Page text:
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Discovering and Categorizing Mutational Signatures From Cancer Whole Genomes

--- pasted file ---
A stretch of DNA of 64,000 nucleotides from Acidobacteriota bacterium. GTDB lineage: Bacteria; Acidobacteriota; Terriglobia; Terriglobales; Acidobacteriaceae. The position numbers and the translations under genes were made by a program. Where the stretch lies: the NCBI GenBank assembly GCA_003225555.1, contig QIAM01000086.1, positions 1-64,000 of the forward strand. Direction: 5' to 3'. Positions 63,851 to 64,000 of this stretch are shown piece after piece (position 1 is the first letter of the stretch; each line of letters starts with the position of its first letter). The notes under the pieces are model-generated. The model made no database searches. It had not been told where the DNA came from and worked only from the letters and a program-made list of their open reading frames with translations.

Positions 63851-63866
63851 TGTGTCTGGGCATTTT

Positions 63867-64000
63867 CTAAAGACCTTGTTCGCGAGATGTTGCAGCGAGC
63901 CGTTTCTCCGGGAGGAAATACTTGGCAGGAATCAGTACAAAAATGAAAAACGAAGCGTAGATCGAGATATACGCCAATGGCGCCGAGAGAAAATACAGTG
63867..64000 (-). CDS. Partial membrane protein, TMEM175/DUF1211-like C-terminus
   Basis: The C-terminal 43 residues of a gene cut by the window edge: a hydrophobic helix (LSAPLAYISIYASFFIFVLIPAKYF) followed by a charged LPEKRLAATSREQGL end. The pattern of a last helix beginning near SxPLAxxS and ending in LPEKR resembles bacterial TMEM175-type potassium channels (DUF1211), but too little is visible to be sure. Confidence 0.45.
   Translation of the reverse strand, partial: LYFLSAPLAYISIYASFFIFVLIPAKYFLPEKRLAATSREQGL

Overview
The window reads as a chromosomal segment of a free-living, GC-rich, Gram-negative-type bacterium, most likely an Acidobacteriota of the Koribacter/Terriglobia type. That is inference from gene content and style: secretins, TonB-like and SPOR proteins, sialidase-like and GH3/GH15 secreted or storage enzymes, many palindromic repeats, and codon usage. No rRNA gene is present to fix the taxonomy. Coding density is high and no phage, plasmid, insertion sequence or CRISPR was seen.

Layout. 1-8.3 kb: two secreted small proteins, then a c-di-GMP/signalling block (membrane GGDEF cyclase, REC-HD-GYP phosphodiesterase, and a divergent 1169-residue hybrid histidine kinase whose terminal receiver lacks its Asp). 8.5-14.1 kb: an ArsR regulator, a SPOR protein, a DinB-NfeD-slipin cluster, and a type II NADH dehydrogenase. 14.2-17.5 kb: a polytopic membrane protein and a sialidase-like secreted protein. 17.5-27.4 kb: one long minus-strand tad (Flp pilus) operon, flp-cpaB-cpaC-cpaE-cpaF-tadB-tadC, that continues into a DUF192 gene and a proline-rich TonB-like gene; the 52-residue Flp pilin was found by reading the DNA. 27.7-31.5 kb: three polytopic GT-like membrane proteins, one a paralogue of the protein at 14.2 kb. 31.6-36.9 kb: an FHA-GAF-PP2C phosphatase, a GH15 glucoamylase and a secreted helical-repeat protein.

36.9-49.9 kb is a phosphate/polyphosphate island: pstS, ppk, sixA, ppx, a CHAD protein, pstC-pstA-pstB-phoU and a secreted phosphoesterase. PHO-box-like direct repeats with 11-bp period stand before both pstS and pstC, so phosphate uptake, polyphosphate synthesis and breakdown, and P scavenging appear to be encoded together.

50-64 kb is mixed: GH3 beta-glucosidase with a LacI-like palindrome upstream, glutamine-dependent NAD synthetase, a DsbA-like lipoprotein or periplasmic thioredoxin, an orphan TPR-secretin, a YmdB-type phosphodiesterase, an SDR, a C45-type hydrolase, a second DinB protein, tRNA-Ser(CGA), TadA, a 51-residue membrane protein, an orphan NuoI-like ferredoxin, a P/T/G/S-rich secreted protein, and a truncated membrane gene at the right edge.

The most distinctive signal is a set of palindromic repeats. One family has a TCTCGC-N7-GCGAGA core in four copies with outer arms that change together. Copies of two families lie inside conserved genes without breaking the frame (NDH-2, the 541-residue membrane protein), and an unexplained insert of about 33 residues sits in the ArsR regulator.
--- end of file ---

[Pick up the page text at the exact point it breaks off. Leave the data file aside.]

Mutational signatures are patterns of somatic mutations found in cancer genomes. They indicate past exposure to mutational processes, which can be either exogenous, such as DNA damage from UV light and chemicals in cigarettes, or endogenous, such as defects in DNA repair. We have analysed 18,640 cancer whole genomes across 21 tissue-types from Genomics England, ICGC and Hartwig Medical Foundation, uncovering 40 new single base substitution and 18 new double base substitution signatures. The analysis revealed that mutational signatures show tissue-specificity and can be either common or rare. Given a certain tissue-type, common signatures are present in most samples, with a median of five common signature for each sample, while rare signatures are present in only 5-15% of samples, with usually at most one rare signature per sample. Following these observations, we designed a signature fit algorithm, FitMS, which, given a new cancer sample and its tissue-type, can identify its common and rare signatures automatically.

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